Chest wall resection is defined as partial or full-thickness removal of the chest wall. Significant morbidity has been recorded, with documented respiratory failure as high as 27%. Medical records of all patients who had undergone chest wall resection and reconstruction were reviewed. Patients' demographics, length of surgery, reconstruction method, size of tumor and chest wall defect, histopathological result, complications, duration of post-operative antibiotics, and hospital stay were assessed. From 1 April 2017 to 30 April 2019, a total of 20 patients underwent chest wall reconstructive surgery. The median age was 57 years, with 12 females and 8 males. Fourteen patients (70%) had malignant disease and 6 patients (30%) had benign disease. Nine patients underwent rigid reconstruction (titanium mesh for sternum and titanium plates for ribs), 6 patients had non-rigid reconstruction (with polypropylene or composite mesh), and 5 patients had primary closure. Nine patients (45%) required closure with myocutaneous flap. Complications were noted in 70% of patients. Patients who underwent primary closure had minor complications. In total, 66.7% of patients who had closure with either fasciocutaneous or myocutaneous flaps had threatened flap necrosis. Two patients developed pneumonia and 3 patients (15%) had respiratory failure requiring tracheostomy and prolonged ventilation. There was 1 mortality (5%) in this series. In conclusion, chest wall resections involving large defects require prudent clinical judgment and multidisciplinary assessments in determining the choice of chest wall reconstruction to improve outcomes.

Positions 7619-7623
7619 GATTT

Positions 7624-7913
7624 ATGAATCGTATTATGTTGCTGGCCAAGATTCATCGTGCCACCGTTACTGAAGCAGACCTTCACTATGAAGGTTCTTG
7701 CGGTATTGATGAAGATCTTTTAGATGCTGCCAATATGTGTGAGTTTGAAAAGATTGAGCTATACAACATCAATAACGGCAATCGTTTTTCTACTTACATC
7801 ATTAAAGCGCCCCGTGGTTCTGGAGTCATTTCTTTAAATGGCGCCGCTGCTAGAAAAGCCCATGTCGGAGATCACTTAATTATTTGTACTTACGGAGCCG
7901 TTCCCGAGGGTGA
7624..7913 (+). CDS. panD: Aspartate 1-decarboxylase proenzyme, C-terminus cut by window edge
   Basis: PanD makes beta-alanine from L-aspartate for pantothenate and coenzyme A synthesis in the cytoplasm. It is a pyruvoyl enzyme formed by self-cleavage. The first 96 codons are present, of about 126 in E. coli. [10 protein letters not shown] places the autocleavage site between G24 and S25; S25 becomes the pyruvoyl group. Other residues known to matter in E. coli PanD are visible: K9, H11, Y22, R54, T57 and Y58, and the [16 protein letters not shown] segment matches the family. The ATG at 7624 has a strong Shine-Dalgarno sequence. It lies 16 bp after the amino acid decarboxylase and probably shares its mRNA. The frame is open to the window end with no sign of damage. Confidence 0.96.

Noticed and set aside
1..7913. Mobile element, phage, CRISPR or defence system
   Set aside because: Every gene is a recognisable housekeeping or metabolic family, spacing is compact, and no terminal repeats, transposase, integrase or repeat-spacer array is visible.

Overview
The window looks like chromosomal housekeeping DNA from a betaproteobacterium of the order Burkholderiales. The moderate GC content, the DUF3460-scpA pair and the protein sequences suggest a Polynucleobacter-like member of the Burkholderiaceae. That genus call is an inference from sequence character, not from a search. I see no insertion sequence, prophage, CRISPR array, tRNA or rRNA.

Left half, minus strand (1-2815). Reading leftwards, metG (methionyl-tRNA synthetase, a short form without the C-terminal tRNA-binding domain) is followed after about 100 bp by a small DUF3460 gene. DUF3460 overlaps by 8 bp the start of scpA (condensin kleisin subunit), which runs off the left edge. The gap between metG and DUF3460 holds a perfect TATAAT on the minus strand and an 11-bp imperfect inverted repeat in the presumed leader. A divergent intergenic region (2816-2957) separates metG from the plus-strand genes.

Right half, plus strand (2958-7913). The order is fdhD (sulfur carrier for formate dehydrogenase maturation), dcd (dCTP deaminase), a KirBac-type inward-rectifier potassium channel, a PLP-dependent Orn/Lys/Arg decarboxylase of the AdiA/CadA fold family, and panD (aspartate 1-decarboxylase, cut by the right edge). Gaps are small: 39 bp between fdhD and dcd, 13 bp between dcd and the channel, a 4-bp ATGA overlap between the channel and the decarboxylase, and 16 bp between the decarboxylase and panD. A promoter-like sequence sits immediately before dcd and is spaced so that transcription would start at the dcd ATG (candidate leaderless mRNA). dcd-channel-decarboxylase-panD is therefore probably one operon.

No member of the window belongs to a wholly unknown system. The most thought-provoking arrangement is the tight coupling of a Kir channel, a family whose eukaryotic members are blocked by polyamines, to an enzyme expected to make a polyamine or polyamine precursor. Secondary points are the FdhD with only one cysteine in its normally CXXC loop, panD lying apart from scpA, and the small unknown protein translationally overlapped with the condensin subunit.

* Title and MeSH Headings from MEDLINE®/PubMed®, a database of the U.S. National Library of Medicine.